The March 2010 edition of Hi-Tech Security Solutions featured Part 1 on Blueprinting your Integrated People Management Solutions (IPMS). Part 2 follows.
In the March article, it was highlighted that a crucial step in understanding the bigger picture is understanding the company’s true requirements and ensuring that the solution implementation meets the company’s business objectives.
By soliciting vendors prior to performing a blueprint, business requirements and resulting technology selection is driven by what the vendor’s products strengths are and not by what the business really wants the technology’s strengths to be.
So, how do you get it right first time and on budget? The diagram shows an example of a modern IPMS framework that should be considered during your blueprinting process.
In most companies, many of the functions listed in this framework operate as silos. Small enterprises can cope with these islands of information. Medium to large enterprises however, have specific departments dealing with these functions.
For example, there is a security/risk department that needs security information about their employees. There is a manufacturing department that needs people asset management, time and attendance, contractor, visitor and vehicle management. There is a logistics and warehousing department that needs digital surveillance and performance management. There are retail stores that need workforce planning, scheduling and single-sign-on for the POS sale operations. The list goes on – not even to mention the human resources department.
These business functions need an integrated approach to enable process owners to manage costs and drive profitability effectively. Therefore, understanding, documenting and then managing your business processes across these functions becomes important. This is core to the blueprinting process. It enables process owners to understand up-stream and down-stream effects across departments and identify ways to benefit from the information generated by them.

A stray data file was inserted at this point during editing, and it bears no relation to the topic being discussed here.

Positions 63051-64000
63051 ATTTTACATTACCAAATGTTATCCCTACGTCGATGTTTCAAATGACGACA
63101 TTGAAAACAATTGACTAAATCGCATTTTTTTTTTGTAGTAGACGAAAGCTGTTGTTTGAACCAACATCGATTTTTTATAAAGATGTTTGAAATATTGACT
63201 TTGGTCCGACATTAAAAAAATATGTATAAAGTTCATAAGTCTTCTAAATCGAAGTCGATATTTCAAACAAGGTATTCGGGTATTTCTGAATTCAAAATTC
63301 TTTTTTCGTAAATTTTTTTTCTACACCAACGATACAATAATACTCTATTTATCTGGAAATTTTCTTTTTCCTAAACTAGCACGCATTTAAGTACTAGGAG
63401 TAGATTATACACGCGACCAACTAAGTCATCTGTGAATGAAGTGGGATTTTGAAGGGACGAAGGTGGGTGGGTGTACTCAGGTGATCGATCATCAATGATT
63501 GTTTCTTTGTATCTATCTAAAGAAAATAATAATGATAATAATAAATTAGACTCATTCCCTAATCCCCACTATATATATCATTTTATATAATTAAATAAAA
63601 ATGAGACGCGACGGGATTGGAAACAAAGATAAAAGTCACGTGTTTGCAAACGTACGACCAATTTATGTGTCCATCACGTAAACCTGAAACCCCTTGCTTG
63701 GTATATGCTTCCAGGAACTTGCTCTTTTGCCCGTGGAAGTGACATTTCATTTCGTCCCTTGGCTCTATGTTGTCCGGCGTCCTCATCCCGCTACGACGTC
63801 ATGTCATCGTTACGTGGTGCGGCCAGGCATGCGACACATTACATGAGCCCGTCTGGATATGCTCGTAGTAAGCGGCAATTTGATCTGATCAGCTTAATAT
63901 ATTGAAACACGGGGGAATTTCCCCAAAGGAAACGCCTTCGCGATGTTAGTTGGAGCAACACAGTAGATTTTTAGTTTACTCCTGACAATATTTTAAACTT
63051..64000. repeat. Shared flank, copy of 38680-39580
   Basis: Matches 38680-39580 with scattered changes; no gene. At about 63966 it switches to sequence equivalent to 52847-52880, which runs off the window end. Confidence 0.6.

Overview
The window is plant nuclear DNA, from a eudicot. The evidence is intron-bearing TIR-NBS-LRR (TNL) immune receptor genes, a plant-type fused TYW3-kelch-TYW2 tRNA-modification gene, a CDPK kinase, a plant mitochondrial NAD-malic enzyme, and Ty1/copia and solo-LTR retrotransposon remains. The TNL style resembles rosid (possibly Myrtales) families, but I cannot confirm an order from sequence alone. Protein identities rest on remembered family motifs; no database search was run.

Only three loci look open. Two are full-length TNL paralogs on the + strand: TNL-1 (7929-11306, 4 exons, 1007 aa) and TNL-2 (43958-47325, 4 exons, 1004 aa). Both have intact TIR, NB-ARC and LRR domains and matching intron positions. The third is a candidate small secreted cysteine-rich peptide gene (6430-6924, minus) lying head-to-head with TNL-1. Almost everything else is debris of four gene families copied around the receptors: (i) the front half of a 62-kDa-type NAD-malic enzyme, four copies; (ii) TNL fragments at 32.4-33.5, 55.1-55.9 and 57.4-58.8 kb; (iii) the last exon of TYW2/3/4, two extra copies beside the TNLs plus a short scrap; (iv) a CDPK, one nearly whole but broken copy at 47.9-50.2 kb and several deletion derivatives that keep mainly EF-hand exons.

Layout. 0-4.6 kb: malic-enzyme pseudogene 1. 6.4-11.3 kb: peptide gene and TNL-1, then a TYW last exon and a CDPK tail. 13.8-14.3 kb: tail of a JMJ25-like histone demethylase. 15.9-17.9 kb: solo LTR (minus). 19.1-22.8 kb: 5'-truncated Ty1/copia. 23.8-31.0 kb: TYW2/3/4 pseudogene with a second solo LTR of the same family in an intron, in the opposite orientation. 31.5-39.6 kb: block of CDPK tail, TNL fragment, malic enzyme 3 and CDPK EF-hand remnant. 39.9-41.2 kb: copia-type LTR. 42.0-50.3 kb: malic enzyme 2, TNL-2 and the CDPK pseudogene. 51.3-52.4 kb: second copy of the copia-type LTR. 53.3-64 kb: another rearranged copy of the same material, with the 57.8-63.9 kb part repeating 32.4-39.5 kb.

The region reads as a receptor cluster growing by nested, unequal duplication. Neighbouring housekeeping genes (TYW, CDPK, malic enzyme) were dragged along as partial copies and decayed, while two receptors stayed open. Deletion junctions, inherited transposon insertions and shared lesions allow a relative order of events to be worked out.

Once the business processes are defined and business benefits are understood, business requirements are defined and prioritised.
Typical questions from management would be: 'How much will we save?' and 'How much will it cost?' Defining the benefits up front is important in order to motivate the required changes. Getting the requirements clear and complete also helps getting the costing side right resulting in more accurate budgets.
'Must-haves' vs. 'nice-to-haves' plays a big part in clarifying the requirements. For example, the HR manager might think to have an access control solution that seamlessly links to a criminal record check is of low priority. The security manager might see this as high priority based on certain legal requirements and/or industry specific standards. If these are not discussed and agreed up front, the company might miss critical requirements.
Blueprinting your IPMS also has benefits in the detail design and implementation phase of the project. It reduces the chances of:
* Technology not fitting the business requirements.
* Adapting business processes to fit with the technology, rather than vice-versa.
* The project team encountering resistance from the business users.
The last part of the blueprint focuses on the technology side, where the systems architecture is defined. This includes hardware, software and networking requirements. Based on the business processes and business requirements, a systems architecture model is developed. For an IPMS, typical aspects to consider include secure Single Sign-On, centralised vs. decentralised data management, biometric template distribution and total and seamless integration to other business applications.
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